Letter: Writer frustrated over trespassing on Boosneck private property

A missive meant to educate, rather than rant

EDITOR’S NOTE: The following is an open letter to “the persons operating or allowing their children to operate snowmobiles, ATVs, UTVs and dirt bikes in the community of Little Current” and has been reprinted here at the author’s request.

To the Expositor:

As the owner of property on Boosneck Road in Little Current I have become increasingly frustrated by the trespassing on my property by the operators of off-road vehicles. Considerable damage was done last fall by the operators of dirt bikes. In the spring and fall the ground is far too soft to support vehicle traffic. I have placed no trespassing signs and tape in the past but both have been ignored. In most cases that I have observed and identified the drivers they have been youths under the age of 16. I will not get into how they can legally get to my property while adhering to all licence and insurance requirements as well as the liability aspects should an accident occur. I have now permanently posted my property and I would like to request that all operators respect this posting.

I am also questioning the legal status of the marked and signed snowmobile trail that has been established along the east side of Boosneck Road, which is in Ward 2. When I questioned NEMI staff on its status I was told they would check into it. I have yet to receive a response. 

Most of the east side of Boosneck Road including my property is zoned residential. Snowmobilers using this trail are constantly veering off onto my property and I’m sure the residents of the new housing units in the Hayward subdivision don’t appreciate off road vehicles driving within feet of their back doors at all hours of the day and night. I am requesting that the trail be moved to the west side of Boosneck Road. I have heard similar complaints of trespassing from the owners of properties along the lagoon road portion of the trail.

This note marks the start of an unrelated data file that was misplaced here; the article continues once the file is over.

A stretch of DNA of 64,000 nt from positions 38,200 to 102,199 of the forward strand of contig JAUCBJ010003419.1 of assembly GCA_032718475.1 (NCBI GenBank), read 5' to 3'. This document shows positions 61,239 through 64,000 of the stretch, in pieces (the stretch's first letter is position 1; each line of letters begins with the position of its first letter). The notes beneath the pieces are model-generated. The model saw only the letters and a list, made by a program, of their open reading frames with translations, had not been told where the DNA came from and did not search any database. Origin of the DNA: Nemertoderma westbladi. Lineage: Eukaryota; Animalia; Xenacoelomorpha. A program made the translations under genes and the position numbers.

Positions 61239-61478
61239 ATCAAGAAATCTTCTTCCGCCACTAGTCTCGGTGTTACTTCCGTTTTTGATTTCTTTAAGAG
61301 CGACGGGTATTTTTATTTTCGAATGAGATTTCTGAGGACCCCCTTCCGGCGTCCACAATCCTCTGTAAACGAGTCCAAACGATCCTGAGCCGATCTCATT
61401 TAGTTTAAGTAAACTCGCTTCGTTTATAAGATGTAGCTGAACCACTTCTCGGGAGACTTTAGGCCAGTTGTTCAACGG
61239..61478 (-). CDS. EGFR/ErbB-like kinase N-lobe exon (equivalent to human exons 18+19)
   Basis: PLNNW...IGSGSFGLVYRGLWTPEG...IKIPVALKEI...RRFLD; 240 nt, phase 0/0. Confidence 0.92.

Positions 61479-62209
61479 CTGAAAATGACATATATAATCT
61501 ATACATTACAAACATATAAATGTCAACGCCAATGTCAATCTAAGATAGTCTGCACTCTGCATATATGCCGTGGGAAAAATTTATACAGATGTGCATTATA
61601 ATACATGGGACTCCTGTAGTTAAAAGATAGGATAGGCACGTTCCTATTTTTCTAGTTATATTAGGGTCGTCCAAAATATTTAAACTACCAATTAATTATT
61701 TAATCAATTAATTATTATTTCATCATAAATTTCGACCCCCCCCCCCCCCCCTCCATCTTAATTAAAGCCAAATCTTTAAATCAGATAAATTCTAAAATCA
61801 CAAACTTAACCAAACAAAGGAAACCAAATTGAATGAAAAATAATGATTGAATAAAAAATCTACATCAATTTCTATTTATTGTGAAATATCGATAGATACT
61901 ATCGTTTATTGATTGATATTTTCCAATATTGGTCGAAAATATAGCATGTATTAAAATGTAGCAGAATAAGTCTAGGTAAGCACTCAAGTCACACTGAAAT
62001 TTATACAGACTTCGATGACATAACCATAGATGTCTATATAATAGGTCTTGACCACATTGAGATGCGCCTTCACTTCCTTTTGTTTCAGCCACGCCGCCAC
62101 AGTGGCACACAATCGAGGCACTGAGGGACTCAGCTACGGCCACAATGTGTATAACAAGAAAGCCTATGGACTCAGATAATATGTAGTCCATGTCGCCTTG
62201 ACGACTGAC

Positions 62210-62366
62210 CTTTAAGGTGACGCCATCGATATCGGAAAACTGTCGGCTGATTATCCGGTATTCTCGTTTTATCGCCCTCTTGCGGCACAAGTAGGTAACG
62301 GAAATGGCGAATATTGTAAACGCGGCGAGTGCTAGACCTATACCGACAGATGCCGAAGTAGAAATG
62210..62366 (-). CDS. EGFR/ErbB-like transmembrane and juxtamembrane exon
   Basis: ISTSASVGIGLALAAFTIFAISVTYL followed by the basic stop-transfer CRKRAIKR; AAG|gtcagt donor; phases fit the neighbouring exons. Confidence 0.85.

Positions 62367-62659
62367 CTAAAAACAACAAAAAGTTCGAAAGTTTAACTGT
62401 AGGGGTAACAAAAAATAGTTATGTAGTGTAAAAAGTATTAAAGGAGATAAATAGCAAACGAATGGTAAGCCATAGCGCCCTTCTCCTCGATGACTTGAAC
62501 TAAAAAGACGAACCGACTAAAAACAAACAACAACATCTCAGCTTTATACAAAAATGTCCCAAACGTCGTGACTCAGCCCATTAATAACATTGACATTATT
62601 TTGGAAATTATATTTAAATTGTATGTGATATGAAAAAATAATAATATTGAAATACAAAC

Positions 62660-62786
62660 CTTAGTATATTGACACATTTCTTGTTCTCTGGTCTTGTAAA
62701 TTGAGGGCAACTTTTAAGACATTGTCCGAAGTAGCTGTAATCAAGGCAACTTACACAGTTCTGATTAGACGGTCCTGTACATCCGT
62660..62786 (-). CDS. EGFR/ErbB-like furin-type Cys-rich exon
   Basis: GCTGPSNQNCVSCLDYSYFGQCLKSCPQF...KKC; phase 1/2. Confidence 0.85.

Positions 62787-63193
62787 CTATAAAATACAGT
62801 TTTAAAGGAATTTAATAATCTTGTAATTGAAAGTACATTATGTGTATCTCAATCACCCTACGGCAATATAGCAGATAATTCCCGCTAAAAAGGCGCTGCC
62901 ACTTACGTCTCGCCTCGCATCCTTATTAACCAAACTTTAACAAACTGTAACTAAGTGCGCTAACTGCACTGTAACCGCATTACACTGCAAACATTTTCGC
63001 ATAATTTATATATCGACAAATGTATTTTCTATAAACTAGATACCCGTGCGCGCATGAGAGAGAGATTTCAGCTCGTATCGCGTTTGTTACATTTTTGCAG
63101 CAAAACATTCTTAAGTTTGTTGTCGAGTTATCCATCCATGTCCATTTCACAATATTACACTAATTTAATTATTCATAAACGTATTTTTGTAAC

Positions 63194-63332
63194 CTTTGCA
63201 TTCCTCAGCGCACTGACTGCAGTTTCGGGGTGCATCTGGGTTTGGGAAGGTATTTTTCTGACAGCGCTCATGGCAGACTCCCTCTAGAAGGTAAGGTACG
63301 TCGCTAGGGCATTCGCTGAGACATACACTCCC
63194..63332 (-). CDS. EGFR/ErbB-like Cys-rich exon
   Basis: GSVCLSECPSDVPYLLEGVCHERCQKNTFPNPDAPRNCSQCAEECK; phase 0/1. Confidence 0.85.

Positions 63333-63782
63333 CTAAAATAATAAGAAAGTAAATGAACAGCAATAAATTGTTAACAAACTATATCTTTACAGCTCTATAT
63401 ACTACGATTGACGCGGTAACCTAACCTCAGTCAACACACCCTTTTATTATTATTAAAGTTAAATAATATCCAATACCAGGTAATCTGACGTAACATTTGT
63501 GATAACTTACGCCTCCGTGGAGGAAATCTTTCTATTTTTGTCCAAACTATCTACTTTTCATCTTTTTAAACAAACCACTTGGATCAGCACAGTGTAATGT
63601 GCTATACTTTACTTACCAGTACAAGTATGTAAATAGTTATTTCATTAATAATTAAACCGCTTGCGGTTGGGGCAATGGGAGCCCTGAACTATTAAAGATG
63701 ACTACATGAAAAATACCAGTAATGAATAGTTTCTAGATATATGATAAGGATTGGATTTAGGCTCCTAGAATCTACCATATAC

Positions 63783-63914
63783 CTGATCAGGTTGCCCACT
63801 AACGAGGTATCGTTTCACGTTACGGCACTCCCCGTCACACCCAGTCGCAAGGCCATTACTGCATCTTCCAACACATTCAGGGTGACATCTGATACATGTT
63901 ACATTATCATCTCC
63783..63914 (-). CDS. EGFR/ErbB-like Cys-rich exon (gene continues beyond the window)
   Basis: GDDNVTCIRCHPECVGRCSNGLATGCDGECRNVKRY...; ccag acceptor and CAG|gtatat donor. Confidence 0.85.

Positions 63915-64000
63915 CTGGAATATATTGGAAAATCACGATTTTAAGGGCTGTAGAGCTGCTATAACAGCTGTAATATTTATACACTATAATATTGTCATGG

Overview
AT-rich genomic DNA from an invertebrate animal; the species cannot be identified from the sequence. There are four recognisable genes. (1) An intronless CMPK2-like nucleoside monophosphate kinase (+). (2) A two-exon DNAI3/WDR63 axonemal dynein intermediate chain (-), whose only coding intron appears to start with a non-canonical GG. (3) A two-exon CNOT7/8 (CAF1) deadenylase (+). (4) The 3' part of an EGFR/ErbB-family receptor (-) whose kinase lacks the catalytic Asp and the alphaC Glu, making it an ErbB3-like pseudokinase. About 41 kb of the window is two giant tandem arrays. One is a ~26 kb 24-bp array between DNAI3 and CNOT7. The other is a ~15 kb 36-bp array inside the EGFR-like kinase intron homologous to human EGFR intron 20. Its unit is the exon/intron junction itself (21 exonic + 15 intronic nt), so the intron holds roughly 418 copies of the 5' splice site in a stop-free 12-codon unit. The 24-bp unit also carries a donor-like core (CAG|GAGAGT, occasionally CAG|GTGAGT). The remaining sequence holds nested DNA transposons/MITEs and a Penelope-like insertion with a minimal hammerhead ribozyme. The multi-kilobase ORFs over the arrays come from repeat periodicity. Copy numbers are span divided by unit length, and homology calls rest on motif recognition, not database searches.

It is very unfortunate that I have recently had to ask the police to become involved in this issue. It was not a decision that I took lightly and so far I have only asked that warnings be issued. I am hoping that word of mouth will help to resolve the issue. I would really regret having to request that trespassing charges be laid but it may come to that in the future.  Snowmobiling is one of the few recreational activities available during the winter on the Island, but if landowners rights are not respected it may in the future become an increasingly restricted activity. I feel I have been very tolerant in regards to this matter over the last number of years but I am reaching the limits of my tolerance. 

Hopefully this letter will be viewed more along the lines of educational rather than a rant.

I will close by quoting from The Official Ministry of Transportation (MTO) Driver’s Handbook:

“You are trespassing if you drive your snowmobile on private property without permission from the owner. The owner is not required to have a ‘No Trespassing’ sign posted. If you are driving your snowmobile on private property, you must stop and identify yourself when asked by the police, the owner of the property or a representative of the owner. If you are told to leave the property, you must do so immediately.

“You may be fined if you are convicted of trespassing. In addition, you may be ordered to pay damages. Under certain circumstances, you may also be required to pay for the cost of prosecuting. Charges will be laid against the driver of the snowmobile. If the driver is not known, the owner may be charged if the snowmobile was used with the owner’s permission.”


Don Gray

Little Current